Fifty years ago, the court case Griswold v. Connecticut made groundbreaking headway. The court decision overturned a statue that criminalized contraception; it concluded that every citizen has a fundamental right to privacy. In turn, women were given legal access to contraceptives — that is, if they were married. Social norms regarding marriage and virginity played into the court’s final ruling, limiting unmarried people from accessing safe information about reproductive healthcare.
The virginity myth is a long-held belief of our nation that considers women who do not have sex until marriage to be better than women who do engage in pre-marital intercourse. These women are deemed irresponsible, impure, and changed. This myth is spread to us through media, religion, and our own family and friends. Despite virginity having no medical or biological definition, it has become a very real term to women of all ages.
Though the same contraceptive rights were later expanded to unmarried people in Eisenstadt v. Baird, the virginity myth lives on. This socially constructed belief continues to block young women’s access to contraception.
High school is the first time I personally felt the pressure of the virginity myth, especially regarding contraception. My friends and classmates were beginning to take birth control for the first time. The reasons for being prescribed were varied — a bad case of acne, a wonky menstrual cycle — but never for pregnancy prevention. My friends came up with elaborate excuses for their parents and doctors because they couldn’t admit that they were sexually active or planning on becoming so. Losing your virginity was embarrassing; it was isolating.
Having sex should not be an isolating experience. According to a 2013 survey by the Centers for Disease Control and Prevention (CDC), forty seven percent of high school students have had sex at least once. Research from the Kinsey Institute suggests that, on average, people have their first intercourse at the age of seventeen.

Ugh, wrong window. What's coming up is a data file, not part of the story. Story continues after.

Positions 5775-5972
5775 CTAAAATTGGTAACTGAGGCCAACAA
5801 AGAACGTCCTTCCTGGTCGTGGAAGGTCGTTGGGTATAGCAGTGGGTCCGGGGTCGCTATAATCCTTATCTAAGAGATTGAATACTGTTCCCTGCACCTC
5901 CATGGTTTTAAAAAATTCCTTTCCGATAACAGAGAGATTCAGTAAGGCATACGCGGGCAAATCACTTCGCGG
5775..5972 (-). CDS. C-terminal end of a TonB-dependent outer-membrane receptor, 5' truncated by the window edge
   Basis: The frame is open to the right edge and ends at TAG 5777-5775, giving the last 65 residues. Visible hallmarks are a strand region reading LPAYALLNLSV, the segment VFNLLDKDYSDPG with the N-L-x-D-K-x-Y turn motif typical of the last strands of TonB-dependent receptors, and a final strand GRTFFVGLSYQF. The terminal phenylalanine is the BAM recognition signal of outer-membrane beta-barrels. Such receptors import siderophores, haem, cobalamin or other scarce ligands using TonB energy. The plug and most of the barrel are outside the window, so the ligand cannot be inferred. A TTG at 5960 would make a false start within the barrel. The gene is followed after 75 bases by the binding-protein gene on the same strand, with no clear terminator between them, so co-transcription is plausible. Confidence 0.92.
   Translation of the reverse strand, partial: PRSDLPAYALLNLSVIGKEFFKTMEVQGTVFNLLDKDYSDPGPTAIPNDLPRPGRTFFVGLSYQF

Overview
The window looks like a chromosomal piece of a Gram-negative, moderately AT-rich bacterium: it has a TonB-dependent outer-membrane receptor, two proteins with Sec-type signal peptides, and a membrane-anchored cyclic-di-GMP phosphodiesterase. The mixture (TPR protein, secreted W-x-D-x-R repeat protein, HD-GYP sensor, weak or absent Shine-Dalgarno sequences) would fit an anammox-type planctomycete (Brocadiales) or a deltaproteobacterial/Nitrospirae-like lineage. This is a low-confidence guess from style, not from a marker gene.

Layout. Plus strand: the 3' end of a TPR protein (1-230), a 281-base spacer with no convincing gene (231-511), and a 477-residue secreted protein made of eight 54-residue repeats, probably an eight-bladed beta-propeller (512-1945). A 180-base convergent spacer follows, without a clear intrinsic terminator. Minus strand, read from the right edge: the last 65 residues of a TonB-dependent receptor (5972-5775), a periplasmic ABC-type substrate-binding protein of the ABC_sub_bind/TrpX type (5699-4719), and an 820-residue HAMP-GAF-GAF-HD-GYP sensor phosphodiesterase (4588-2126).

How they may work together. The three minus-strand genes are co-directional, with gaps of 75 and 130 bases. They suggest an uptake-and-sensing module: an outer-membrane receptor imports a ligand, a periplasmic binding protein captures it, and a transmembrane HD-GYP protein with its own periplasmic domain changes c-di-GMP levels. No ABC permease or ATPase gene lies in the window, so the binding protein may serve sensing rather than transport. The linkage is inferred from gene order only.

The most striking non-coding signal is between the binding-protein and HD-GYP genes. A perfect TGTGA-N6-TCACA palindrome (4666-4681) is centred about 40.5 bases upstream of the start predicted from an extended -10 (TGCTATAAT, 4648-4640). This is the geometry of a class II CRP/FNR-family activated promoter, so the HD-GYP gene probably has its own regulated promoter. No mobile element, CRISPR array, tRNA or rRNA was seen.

As people around me started going on birth control, I tried every play in the book to convince my mother to let me start taking the pill. None of them worked. I didn’t have plans to have sex with anyone at that time, but I did want to be prepared and protected when I felt the time was right. At the end of my sophomore year, I had an ovarian torsion, which is when your ovary twists due to a cist. After my surgery, I was instantly put on birth control to regulate my menstruation and to ensure my medical health.
However, it shouldn’t matter why I use birth control. Birth control offers numerous benefits for those who decide to take it, including lowering risk to cancer, fewer periods, and clearer skin. For me, the pill has also resulted in a safer and more responsible sex life. No one, married or unmarried, should have to prove why they have decided to take the pill. In reality, women may use birth control for a variety of reasons, just like myself.
As a sophomore in college, I do not personally feel prepared to have a child. My lifestyle is not conducive to taking care of a baby. I have ambitions and dreams to accomplish before I will be ready to provide emotionally and financially for somebody else. However, despite not being able to support a child, I am able to make logical, thoughtful decisions for myself. I am a successful student, a hard worker, and a loyal friend. Having sex doesn’t change any of those things or define who I am. It is just another part of my life that I should be able to control for myself.
Today, in celebration of the 50th anniversary of Griswold v. Connecticut, I reject the virginity myth and I thank Griswold for being the first stepping-stone towards giving me legal control of both my body and my future.